Camber angles are usually set equally for each wheel on the automobile. A negative setting would mean that the top of the wheel is tilted inward compared to the bottom of the wheel.
A positive Camber setting is the opposite, as in the top of the wheel is tilted out and away from the automobile compared to the bottom of the wheel. The camber angle can be affected by worn or loose ball joints, and worn out control arm bushings that have excess play.
Also wheel bearings that are not properly adjusted or extremely worn can through off this angle. In closing the Name Camber also makes for a good girls name for car loving parents. I can't take credit for it because I saw this on an episode of Car warriors on the speed channel.
Knowing about these three basic adjustments coupled with asking educated questions can give the shop a little extra motivation to make sure your wheel alignment is done properly.
Asking for the before and after print outs can also increase your chances of a quality service. Modern wheel alignment equipment includes an on-board computer that has the specifications for all kinds of cars built right in to the software.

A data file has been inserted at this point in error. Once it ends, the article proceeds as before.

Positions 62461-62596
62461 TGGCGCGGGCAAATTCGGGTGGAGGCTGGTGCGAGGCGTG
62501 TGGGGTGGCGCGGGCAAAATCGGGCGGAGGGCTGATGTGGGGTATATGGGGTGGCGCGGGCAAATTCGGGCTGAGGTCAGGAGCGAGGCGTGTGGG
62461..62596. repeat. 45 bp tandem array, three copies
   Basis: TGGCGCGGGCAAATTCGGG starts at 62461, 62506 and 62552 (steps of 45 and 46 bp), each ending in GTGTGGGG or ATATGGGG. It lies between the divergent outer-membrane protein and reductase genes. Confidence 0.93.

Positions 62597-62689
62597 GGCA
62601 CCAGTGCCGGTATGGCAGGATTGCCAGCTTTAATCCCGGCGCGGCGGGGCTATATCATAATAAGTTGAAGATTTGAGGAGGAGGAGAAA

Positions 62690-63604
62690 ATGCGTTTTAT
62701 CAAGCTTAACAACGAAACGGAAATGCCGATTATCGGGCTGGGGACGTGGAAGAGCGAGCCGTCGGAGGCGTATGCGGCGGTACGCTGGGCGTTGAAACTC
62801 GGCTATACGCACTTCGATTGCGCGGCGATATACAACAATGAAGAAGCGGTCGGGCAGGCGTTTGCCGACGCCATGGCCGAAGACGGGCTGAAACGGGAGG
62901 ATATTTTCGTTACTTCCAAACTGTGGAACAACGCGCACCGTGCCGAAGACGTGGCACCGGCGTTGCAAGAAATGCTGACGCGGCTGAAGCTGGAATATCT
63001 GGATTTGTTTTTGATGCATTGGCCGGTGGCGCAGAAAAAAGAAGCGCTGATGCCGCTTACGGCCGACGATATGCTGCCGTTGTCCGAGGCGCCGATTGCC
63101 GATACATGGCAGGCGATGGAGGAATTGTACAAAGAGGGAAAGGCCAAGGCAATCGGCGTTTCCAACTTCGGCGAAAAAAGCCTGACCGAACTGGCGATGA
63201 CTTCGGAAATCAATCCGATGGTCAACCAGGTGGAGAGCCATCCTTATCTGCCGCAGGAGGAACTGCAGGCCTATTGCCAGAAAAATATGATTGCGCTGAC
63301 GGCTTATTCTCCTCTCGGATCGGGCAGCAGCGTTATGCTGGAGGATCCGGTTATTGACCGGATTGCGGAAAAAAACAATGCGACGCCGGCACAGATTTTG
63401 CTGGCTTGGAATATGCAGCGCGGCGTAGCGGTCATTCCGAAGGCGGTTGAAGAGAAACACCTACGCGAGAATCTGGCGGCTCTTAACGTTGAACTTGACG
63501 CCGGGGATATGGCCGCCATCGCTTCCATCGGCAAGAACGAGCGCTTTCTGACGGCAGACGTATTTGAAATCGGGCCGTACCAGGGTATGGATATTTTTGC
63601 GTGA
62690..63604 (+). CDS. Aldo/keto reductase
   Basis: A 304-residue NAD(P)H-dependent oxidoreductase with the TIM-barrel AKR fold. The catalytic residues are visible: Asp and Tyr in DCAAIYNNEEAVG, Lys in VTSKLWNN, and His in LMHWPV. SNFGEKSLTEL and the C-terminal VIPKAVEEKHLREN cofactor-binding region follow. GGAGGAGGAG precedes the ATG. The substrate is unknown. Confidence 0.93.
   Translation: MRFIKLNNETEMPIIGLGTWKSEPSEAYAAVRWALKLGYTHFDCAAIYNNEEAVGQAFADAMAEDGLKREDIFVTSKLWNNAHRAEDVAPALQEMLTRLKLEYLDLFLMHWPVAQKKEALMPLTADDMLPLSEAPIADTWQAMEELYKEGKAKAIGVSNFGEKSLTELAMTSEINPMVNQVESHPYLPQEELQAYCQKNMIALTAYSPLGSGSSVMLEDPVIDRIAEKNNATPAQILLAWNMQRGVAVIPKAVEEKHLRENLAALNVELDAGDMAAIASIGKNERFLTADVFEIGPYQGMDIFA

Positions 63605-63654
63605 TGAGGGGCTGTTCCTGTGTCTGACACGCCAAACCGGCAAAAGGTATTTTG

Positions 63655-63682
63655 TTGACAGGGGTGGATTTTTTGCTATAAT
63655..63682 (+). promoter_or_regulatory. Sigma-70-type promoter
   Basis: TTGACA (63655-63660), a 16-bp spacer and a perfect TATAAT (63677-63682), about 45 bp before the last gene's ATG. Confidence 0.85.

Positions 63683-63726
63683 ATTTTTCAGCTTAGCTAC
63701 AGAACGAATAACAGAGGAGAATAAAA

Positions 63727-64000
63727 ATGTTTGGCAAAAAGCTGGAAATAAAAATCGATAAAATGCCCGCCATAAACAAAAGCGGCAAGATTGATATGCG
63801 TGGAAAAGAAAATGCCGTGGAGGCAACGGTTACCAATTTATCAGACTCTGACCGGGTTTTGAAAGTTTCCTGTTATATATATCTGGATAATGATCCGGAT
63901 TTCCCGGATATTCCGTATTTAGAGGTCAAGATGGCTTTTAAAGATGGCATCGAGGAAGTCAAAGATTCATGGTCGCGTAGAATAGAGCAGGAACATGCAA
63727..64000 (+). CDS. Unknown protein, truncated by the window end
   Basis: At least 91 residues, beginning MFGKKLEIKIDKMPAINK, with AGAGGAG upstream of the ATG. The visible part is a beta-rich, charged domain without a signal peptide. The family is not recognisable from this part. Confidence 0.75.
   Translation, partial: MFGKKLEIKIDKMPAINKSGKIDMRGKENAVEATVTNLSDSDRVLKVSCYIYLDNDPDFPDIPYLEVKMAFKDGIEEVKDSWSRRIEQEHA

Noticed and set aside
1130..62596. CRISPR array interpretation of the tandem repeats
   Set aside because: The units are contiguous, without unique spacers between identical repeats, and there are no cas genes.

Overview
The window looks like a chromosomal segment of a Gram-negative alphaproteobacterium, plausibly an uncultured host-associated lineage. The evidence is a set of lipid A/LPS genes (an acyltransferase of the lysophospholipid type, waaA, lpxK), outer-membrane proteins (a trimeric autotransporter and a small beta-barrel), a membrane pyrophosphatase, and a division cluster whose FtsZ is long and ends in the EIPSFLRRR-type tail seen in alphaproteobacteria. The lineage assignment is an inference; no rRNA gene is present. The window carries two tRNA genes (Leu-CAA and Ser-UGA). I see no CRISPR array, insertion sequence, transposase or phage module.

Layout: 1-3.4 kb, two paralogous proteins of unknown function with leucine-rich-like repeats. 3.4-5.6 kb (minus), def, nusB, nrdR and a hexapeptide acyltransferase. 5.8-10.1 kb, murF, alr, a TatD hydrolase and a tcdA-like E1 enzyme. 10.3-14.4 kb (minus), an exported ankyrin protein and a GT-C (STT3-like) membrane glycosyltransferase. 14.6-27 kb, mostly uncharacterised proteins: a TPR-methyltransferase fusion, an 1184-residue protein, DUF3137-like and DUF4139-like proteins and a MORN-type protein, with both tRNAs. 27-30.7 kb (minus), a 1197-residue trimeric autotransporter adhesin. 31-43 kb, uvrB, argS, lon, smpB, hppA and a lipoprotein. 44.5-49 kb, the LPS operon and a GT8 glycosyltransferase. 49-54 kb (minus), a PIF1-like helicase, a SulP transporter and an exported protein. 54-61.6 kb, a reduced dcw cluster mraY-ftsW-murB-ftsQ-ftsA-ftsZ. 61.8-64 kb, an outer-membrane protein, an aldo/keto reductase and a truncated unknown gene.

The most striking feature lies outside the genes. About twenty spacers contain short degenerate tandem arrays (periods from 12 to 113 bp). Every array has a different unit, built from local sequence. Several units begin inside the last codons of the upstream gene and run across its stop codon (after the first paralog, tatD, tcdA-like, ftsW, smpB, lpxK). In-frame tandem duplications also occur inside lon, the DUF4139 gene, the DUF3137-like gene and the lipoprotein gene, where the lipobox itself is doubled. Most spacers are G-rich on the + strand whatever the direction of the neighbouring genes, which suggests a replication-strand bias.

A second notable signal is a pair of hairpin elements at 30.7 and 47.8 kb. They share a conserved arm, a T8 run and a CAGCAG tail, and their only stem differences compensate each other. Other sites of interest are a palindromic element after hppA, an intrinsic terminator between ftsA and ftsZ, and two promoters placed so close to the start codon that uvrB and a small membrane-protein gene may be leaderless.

These machines also have a printer on board so your request for a printout should be no bother to the repair center. Don't fall for the, we are all out of printer paper trick. Take the prints home and study both the specifications and the final adjustment settings.
The specs will provide a range of acceptable measurements. You want to make sure that your final settings are within these parameters. If they are not within tolerance a few problems can result. The two most common would be premature tire wear and the second would be a pulling condition.
Some people including professional mechanics think that you should have an alignment after every pot hole slam or other impact. This next page discusses why I don't think you always need one when a car bumps a curb or other minor impact.
Discover what else can go wrong with the parts you use for steering as
well as the parts that hold the vehicle up on my page about
A popular item that is often up-sold and misunderstood is the idler arm. See how to test them and what questions to ask the shop when they recommend a wheel alignment and idler arm.
Find out more about the covered material on this site. Find out why mechanics think every driver should learn more about auto repair.